While it is very much easier to just say, “NMT,” the definition of this term is readily found in its full length form. ‘Neur’ refers to the nerves of the body; ‘o’ joins that with ‘muscular’ which is quite obviously about the muscles. What may not be obvious to all is the deep connection between the nerves and the muscles. Just as a lamp requires an electrical cord plugged into an active outlet in order to perform its function, a muscle requires the electrical stimulation of a nerve that carries a signal from the brain telling the muscle when to do its job. This neuromuscular connection is deep within the muscle fibers where the nerve fibers make contact.
Myofascial Release is an important technique the massage therapist can use to have a positive effect on tissues that experience the stresses and strains of daily living. Most often very little, if any, lotion is used in this work. The idea is to locate areas of overly-tight fascia, partly revealed in the pre-treatment assessment and partly in the palpation work. Once the therapist has a plan of how they intend to apply Myofascial Release, they position themselves to achieve greatest effect.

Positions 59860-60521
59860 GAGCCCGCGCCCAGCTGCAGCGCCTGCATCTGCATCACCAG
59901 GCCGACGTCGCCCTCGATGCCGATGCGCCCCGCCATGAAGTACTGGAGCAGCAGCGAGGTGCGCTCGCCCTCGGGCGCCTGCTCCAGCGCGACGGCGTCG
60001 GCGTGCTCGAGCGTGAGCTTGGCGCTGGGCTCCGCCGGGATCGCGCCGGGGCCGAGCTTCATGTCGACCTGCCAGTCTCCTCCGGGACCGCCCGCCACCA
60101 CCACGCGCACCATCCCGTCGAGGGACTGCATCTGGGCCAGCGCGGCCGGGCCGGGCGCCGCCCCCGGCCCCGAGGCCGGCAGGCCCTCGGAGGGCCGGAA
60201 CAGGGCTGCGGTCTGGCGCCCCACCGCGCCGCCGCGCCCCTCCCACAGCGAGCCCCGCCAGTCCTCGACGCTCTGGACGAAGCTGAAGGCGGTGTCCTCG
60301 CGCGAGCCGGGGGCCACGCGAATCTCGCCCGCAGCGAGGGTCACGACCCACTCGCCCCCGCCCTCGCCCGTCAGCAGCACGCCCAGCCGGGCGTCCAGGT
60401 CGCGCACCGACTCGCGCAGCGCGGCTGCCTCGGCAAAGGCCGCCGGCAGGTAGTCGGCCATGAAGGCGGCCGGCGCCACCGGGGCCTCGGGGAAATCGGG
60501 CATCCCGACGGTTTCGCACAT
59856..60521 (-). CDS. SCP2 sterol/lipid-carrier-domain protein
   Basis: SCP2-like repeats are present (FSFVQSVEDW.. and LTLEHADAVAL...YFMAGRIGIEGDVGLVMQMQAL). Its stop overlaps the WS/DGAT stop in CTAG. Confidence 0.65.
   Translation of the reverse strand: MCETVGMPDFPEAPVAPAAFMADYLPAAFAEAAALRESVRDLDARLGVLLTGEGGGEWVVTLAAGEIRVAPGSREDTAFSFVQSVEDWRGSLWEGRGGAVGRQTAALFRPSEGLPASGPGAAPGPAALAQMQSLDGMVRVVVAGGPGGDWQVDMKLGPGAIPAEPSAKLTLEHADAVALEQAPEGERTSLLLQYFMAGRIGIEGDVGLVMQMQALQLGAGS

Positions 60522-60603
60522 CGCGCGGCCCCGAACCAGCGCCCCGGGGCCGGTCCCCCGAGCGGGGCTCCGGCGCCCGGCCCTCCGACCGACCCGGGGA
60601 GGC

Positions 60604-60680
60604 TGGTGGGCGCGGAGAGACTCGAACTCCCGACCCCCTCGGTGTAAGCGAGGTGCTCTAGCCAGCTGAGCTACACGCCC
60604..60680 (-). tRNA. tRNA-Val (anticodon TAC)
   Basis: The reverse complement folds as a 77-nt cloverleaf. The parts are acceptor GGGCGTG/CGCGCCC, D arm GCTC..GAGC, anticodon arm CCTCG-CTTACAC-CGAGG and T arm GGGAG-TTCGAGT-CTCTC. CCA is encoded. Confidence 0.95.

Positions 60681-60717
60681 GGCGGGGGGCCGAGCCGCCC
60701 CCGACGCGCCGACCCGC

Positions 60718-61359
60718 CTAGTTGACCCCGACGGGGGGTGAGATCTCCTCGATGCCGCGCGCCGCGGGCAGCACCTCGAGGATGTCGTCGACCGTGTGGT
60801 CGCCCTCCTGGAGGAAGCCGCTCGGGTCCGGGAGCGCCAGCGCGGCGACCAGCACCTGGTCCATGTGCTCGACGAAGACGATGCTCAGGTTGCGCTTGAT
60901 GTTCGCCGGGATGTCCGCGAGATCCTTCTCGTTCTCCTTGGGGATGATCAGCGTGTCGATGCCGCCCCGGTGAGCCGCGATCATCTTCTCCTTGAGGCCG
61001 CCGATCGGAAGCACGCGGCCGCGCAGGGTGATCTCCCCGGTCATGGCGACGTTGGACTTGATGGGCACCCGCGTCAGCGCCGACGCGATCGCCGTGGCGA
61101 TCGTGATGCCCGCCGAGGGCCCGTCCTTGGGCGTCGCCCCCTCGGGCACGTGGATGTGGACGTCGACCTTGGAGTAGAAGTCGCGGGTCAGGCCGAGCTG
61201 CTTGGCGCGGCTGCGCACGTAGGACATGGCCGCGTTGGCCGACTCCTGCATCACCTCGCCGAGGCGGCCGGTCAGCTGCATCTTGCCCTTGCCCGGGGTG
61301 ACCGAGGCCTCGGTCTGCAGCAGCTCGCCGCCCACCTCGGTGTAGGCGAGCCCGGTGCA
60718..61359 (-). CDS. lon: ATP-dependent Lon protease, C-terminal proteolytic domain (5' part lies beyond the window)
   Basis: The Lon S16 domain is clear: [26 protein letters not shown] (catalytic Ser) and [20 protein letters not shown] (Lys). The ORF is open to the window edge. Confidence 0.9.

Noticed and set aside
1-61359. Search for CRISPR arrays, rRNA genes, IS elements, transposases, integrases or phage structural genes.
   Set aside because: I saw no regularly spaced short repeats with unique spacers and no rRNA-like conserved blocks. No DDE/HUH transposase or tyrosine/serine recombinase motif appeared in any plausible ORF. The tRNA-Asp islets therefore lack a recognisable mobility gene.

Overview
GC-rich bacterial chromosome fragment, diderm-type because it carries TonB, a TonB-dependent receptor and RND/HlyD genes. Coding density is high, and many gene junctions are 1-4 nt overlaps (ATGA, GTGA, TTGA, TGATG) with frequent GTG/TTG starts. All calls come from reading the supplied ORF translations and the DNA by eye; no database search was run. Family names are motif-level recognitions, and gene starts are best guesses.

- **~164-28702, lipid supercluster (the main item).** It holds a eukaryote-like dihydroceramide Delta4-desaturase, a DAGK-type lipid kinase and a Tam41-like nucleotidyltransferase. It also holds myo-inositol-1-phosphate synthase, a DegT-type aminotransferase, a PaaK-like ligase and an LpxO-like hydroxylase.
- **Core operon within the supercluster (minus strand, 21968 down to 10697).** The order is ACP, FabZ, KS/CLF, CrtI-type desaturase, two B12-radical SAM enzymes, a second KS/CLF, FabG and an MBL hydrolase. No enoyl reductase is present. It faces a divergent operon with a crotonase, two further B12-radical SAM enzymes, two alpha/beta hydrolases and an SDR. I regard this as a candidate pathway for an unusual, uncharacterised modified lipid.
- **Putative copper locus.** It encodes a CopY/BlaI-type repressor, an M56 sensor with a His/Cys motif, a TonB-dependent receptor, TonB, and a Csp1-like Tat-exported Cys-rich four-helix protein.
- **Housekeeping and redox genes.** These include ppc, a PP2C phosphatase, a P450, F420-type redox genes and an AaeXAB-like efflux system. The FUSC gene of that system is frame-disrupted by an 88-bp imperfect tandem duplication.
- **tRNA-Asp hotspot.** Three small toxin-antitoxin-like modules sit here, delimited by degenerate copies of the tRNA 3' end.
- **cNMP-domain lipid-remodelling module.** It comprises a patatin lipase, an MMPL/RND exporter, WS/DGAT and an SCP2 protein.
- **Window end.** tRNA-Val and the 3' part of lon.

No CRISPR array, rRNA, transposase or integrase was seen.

After over 27 years of dealing with TMJ Disorder, first in myself, and then as a therapist with a lot of insight into the issue, I offer TMJ Disorder therapy for those who suffer from these symptoms. And it is looking to resolve the causes that is the focus of the work that I do. There are many people who have come to me for their TMJ therapy and, after achieving what so many of them have called a “cure,” they have continued working with me on their next most serious issue. Please know that it is their assessment of their own bodies and pain levels that have brought them to say this; I do not claim to “cure” TMJ disorder; that is their word choice.